Crowd Content is a new writing site that everyone seems to be talking about on the forums. I've done some researching on it, and it is set up a lot like Textbroker in my opinion. I am personally a big fan of Textbroker and use them on occasion as one of my backup work from home “eggs” in my basket. 🙂 But I know not everyone likes these kinds of sites. Currently Crowd Content is accepting writers from the US, Canada, UK, & Australia. If you are not in one of the those countries, they encourage you to apply anyway because they may have work for you at a later date.
Here's some information on Crowd Content:
Types of Articles
Crowd Content advertises the following types of content to their clients:
- Website content
- Product descriptions
- Blog posts
- Press releases
- SEO content
- White papers
If you sign up as a writer, this is the kind of content you may have the opportunity to create.
The pay you receive per word is based on your star rating, similar to a writing level. Here are the current rates (always subject to change) from Crowd Content's writer FAQ:
- 1 Star: 1.2 cents | 1.4 cents
- 2 Star: 2.0 cents | 2.3 cents
- 3 Star: 4.4 cents | 5.2 cents
- 4 Star: 6.6 cents | 7.6 cents
There are two different rates shown. The first is called the “Street Rate.” This is the flat rate per word for writing the article. The second rate shown is a “Bonus Rate.” You can earn this rate for the article if you deliver a quick turnaround time. The client has three days to accept your article. If it's not accepted within three days, it gets auto-accepted by their system.
Frequency and Method of Pay
Payments are made via Paypal and you get paid every second Friday of each month. You must have at least $10 in your account to qualify for a payment. If you don't have at least $10, your balance will roll over to the next pay period.
If you need to get paid more often than that, you may want to check out this list of weekly pay work at home jobs.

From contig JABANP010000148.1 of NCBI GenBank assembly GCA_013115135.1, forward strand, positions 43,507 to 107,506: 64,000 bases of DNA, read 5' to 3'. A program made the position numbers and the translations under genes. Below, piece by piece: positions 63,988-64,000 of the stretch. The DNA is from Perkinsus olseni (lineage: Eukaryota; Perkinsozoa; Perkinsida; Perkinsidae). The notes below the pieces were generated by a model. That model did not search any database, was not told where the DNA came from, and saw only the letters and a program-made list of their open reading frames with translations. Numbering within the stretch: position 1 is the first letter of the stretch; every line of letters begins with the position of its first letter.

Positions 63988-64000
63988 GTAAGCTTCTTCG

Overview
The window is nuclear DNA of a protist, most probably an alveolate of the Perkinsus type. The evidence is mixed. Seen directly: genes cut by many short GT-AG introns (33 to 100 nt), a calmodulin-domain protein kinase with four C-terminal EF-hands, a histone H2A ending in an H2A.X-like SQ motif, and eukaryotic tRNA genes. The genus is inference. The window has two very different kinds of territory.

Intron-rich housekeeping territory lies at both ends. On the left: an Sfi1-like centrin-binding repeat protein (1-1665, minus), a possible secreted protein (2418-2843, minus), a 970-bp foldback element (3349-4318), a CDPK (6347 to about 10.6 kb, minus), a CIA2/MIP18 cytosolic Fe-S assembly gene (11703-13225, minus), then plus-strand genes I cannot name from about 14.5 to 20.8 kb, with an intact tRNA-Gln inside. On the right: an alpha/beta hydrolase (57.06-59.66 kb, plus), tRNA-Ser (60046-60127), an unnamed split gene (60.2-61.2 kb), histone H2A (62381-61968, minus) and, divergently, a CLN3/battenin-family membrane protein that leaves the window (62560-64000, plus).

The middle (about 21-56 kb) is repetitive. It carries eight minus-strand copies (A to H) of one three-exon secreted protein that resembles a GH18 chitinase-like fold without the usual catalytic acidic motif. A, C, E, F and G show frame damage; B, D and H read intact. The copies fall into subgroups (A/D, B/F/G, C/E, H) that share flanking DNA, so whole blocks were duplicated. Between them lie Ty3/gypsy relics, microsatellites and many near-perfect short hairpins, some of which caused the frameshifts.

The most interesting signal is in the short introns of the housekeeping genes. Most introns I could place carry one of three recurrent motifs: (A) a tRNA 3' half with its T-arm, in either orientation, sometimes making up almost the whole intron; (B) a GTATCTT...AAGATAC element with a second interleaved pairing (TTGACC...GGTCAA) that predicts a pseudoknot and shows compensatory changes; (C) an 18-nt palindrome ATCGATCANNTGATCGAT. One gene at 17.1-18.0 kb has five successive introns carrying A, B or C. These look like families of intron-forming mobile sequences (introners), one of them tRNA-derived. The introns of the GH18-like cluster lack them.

Explanation of Star Ratings
The star rating at Crowd Content is similar to the writer level system many other content creation sites have in place. After being accepted, you are assigned a star rating. Your star rating will go up or down depending on the last five ratings you've been given by clients you've written for. Clients are asked to rate you after accepting your work. They can choose from: Exceeded Expectations, Excellent, Good, Acceptable, or Poor. The average of your last five ratings is used to determine what star level you are writing at.
Keep in mind that you are not rated by Crowd Content — just the client. So the rating you get is based entirely on what the client thinks of your work. It's also worth noting that the client doesn't have to rate you at all if they don't want to.
In addition to star/quality levels, Crowd Content has something called “Experience Levels.” These will go up as you do more work for them, but they don't offer you any extra money at this point in time for gaining in experience.
Number of Articles You Can Claim
If you write for Crowd Content, you have the opportunity to claim more than one article at a time! This is one of the things I don't like about Textbroker — not being able to claim more than one article, so I was happy to see that it's possible to have more than one in your queue at Crowd Content.